Fraser Health says it’s ‘critically important’ for people in the region to use COVID-19 assessment tool

A Surrey protest now in week 12 against a local resident has frayed the nerves of neighbours fed-up with the group’s presence. (Submitted photo)
Surrey neighbourhood fed-up with strange protest

Surrey Mounties say they’re monitoring the situation

Bhupinder Hundal. (submitted photo)
Surrey’s Bhupinder Hundal hired as news director of B.C. broadcaster

Grad of Princess Margaret Secondary now managing Global station

Surrey-White Rock MLA-elect Trevor Halford and Surrey South MLA-elect Stephanie Cadieux have each been given a portfolio as an Opposition critic. (Contributed photos)
BC Liberals give Halford, Cadieux critic responsibilities

Surrey South and Surrey-White Rock MLAs to help keep eye on majority NDP government

A B.C. Ambulance Service paramedic wearing a face mask to curb the spread of COVID-19 moves a stretcher outside an ambulance at Royal Columbia Hospital, in New Westminster, B.C., on Sunday, November 29, 2020. THE CANADIAN PRESS/Darryl Dyck
B.C. records deadliest weekend of COVID-19 pandemic with 46 deaths; more than 2,300 cases

Provincial health officer Dr. Bonnie Henry provides COVID-19 update

Fossil finds at Mt. Stephen. (Photo: Sarah Fuller/Parks Canada)
Extreme hiking, time travel and science converge in the Burgess Shale

Climb high in the alpine and trace your family tree back millions of years – to our ocean ancestors

Menno Place. (Google Street View image.)
32 family members respond to Abbotsford care home’s plea for staffing help during COVID-19 outbreak

Menno Home asks for relief workers for food service, laundry and housekeeping

Kettle bells sit aligned in an indoor fitness studio. (
1 COVID-19 case at a B.C. fitness studio leads to 104 more infections, 6 school exposures

According to case data released by Fraser Health, one case of the novel coronavirus carries a big impact

Cannabis bought in British Columbia (Ashley Wadhwani/Black Press Media)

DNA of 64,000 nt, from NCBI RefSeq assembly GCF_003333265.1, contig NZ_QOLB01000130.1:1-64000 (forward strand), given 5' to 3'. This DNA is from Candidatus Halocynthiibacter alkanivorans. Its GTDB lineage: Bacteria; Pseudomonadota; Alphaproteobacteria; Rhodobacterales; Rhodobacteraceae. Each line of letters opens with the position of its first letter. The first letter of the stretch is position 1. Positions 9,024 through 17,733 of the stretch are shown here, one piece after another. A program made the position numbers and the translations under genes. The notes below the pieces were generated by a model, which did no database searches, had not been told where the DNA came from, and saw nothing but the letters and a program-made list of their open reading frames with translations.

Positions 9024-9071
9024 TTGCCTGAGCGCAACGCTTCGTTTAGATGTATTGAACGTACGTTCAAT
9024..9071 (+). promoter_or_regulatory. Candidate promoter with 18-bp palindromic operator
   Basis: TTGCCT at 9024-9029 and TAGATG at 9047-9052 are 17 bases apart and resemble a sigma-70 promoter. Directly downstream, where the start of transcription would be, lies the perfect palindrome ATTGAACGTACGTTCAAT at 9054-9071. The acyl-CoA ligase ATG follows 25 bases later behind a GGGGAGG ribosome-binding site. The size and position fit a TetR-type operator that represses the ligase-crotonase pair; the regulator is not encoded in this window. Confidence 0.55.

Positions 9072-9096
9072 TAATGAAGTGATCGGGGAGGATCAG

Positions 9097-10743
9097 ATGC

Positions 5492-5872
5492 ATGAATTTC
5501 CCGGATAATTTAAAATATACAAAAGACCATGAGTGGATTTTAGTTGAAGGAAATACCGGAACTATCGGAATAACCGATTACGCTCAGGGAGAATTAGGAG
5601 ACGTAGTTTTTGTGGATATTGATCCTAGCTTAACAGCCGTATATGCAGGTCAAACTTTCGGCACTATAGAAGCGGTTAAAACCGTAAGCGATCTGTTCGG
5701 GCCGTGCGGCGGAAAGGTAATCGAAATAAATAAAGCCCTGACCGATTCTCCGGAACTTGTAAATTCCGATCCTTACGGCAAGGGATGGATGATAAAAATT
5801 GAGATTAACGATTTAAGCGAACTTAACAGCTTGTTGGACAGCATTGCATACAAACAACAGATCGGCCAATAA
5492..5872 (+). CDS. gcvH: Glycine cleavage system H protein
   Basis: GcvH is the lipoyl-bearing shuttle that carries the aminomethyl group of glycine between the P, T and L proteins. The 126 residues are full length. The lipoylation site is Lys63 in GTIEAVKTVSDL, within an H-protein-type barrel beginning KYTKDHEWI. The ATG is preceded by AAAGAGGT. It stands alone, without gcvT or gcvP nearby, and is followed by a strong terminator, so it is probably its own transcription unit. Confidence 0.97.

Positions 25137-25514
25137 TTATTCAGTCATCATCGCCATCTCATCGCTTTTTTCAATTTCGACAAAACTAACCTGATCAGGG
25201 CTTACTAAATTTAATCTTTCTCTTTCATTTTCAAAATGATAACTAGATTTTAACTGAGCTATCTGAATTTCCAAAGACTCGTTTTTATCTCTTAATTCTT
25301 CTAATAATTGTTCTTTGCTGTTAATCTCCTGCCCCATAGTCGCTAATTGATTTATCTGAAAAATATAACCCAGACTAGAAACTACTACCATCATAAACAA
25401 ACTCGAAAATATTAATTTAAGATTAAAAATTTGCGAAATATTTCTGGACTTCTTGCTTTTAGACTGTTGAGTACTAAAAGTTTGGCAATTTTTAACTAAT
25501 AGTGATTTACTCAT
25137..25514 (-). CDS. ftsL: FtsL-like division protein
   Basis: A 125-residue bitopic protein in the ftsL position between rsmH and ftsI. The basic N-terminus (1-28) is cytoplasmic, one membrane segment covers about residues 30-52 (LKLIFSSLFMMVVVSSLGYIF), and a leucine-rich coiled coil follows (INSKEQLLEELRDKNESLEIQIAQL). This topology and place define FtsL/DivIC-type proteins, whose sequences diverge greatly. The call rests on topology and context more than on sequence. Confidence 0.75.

Is it time to start thinking about greener ways to package cannabis?

Packaging suppliers are still figuring eco-friendly and affordable packaging options that fit the mandates of Cannabis Regulations

Vehicles drive past a display thanking essential workers in Burnaby, B.C. on Sunday, Nov. 29, 2020. THE CANADIAN PRESS/Marissa Tiel
B.C. changing COVID-19 case reporting as virus spread continues

Manual counting takes more time, leads to errors

Black Press Media and BraveFace have come together to support children facing life-threatening conditions. Net proceeds from these washable, reusable, three-layer masks go to Make-A-Wish Foundation BC & Yukon.
Put on a BraveFace: Mask fundraiser helps make children’s wishes come true

From Black Press Media + BraveFace – adult, youth and kid masks support Make-A-Wish Foundation

Christy Jordan-Fenton is the co-author of the book Fatty Legs, which has been mentioned amid the controversy of an Abbotsford school assignment on residential schools.
Co-author of residential schools book condemns controversial Abbotsford class assignment

Children’s book mentioned amid controversy at W. A. Fraser Middle School

Kootenay East MLA Tom Shypitka takes over as energy and mines critic for the B.C. Liberal opposition. Kelowna-Lake Country MLA Norm Letnick (right) moves from health critic to assistant deputy speaker. (Hansard TV)
B.C. Liberals pick critics to take on Horgan’s NDP majority

Interim leader Shirley Bond takes seniors, long-term care

Most Read